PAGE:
Some reflections by my co-authors and me on our recent paper in Earth and Planetary Science Letters, showing that ancient global warming was associated with an increase in the number of extreme rainfall events and this had a profound impact on the land and coastal seas.
The Palaeocene-Eocene Thermal Maximum (PETM), which occurred about 56 Million years ago, is of great interest to climate scientists because it represents a relatively rapid global warming event, with some similarities to the human-induced warming of today. Although there have been many investigations of how much the Earth warmed at the PETM (about 5 to 8C), there have been relatively few studies of how that changed the hydrological cycle. This newly published work shows that rainfall increased in some places and decreased in others, according to expectations, but that much of the world experienced more intense and episodic (or ‘flashy’) rainfall events.
Lead author Matt Carmichael (School of Chemistry and School of Geographical Sciences) explained: ‘With the same climate models used to study future climate change, we studied how a doubling of carbon dioxide concentrations would affect rainfall patterns on a world with Eocene geography. This increased the overall global precipitation – warmer air holds more water. But it also changed the pattern and frequency of extreme events. The tropics became wetter and the incidence of extreme events increased, by as much as 70% in some tropical regions. In other places, total annual precipitation and the number of extreme events became decoupled; in other words, those areas became drier, with less frequent but more extreme events. All of this illustrates the complexity of how global warming will affect our local, regional and global rainfall patterns.’
Co-author Professor Rich Pancost (School of Earth Sciences), explained how these findings agree with a range of geological and chemical features of the Palaeocene-Eocene global warming: ‘This warming event is associated with major changes in how soil and sediment were eroded and moved around the landscape. In many places, river systems that had been transporting silt or sand became associated with fist-sized rocks or even boulders; and more sediment was transported to and buried in coastal margins. In some locations, the rate of sediment accumulation increased by a factor of ten. But at the same time, there is also evidence that these systems became more arid. Our climate simulations reconcile this; many locations do experience an increase in aridity but also more intense rainfall events. Those events were likely responsible for increased energy in these systems, moving around more material and larger objects. Ultimately it flushed more sediment to the ocean, causing eutrophication, blooms of algae and in some cases hypoxia.’ [Analogous but less severe than Oceanic Anoxic Events.]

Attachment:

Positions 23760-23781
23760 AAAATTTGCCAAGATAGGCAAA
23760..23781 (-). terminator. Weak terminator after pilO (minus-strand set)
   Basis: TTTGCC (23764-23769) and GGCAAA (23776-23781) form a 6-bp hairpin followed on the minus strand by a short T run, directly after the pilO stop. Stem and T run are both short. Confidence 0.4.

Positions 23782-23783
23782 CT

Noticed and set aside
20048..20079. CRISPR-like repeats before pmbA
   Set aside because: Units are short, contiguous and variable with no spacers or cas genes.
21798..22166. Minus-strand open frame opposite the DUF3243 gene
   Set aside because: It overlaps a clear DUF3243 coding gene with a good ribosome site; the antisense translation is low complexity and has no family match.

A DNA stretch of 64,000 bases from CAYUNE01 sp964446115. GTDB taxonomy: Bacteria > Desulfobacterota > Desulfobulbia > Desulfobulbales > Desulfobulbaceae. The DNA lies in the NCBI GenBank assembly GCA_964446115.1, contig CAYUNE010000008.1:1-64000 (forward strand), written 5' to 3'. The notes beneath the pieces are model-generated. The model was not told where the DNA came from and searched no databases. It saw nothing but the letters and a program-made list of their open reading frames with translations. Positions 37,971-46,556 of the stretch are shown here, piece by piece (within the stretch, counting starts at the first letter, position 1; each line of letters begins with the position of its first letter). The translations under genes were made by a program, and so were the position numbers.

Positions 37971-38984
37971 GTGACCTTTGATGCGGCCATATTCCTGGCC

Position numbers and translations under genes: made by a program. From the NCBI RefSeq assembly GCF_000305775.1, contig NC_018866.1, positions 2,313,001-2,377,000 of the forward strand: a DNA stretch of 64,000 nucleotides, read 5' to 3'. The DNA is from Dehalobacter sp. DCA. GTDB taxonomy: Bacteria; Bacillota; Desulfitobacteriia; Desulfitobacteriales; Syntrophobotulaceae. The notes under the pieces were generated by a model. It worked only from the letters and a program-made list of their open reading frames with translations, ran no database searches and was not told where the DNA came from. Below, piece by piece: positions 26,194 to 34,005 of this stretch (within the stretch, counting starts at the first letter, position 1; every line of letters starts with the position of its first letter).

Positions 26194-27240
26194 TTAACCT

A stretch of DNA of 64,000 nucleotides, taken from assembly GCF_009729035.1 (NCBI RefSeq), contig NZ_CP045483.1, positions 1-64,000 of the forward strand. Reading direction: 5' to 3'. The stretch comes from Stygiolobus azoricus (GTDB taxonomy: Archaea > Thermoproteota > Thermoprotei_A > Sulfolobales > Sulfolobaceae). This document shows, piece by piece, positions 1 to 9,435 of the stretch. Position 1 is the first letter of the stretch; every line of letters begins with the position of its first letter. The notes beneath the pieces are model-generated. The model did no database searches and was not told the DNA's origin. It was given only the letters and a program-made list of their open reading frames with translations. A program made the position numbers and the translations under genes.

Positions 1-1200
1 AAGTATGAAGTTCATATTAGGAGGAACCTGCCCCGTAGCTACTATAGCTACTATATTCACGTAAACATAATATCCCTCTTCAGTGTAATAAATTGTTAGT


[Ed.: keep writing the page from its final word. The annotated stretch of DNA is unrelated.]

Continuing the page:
Photo of the Claret Conglomerate by Rob Duller, University of Liverpool. I wrote about this here: “In central Spain, outcropping on dusty hillsides overlooking apparently endless miles of gnarled olive trees, is the Esplugafreda Formation. The Formation consists of hundreds of metres of rusty-coloured palaeosols and the remains of ancient channels, part of a more-than-55-million-year-old braided river system. What is particularly striking about these rocks is that atop them sits the Claret Conglomerate, a unit not of silt, sand and ancient soil, but of pebbles, fist-sized stones and even boulders. These stones are part of the same river system but were deposited under conditions with far more energy: the Conglomerate represents a relatively transient moment in Earth history of remarkably intense rainfall events. And these events were probably caused by ancient global warming.”
Co-author Professor Dan Lunt (School of Geographical Sciences) elaborated on this: ‘There are many similar events in Earth history, where warming appears to have been associated with changes in rainfall and sedimentary systems. Although we have not investigated them here, it is very likely that our results are translatable – because the physics that underpins them remains the same. Thus, the collective body of research confirms that global warming in the past and the future will be associated with more ‘flashy’ rainfall, with implications for flooding and water management.’
Professor Pancost elaborated: ‘Past climate has lessons for our future. Not only do the models show evidence for more intense rainfall events – with all of the associated implications – but they are consistent with all of our other data. In fact, they explain inconsistencies in our other data and confirm some long-established hypotheses. In doing so, they foreshadow our potential future with complex and dramatic changes in rainfall, more flooding and more soil erosion.’
Response of the hydrological cycle to doubling of carbon dioxide concentrations:
From the paper: Figure a shows the expected impact of a doubling of CO2 on global precipitation patterns – dry areas get drier and wet areas get wetter. However, (b) shows that the number of actual precipitation events decreases almost everywhere. Both (c) and (d) show different mathematical expressions of ‘extreme’ events, and both show that nearly global increase in the number of extreme events.
The article is: Carmichael, M., Pancost, R.D. and Lunt, D.J. (2018) Changes in the occurrence of extreme precipitation events at the Paleocene-Eocene thermal maximum. Earth and Planetary Science Letters 501, 24-36.
It is available here: https://authors.elsevier.com/sd/article/S0012821X18304643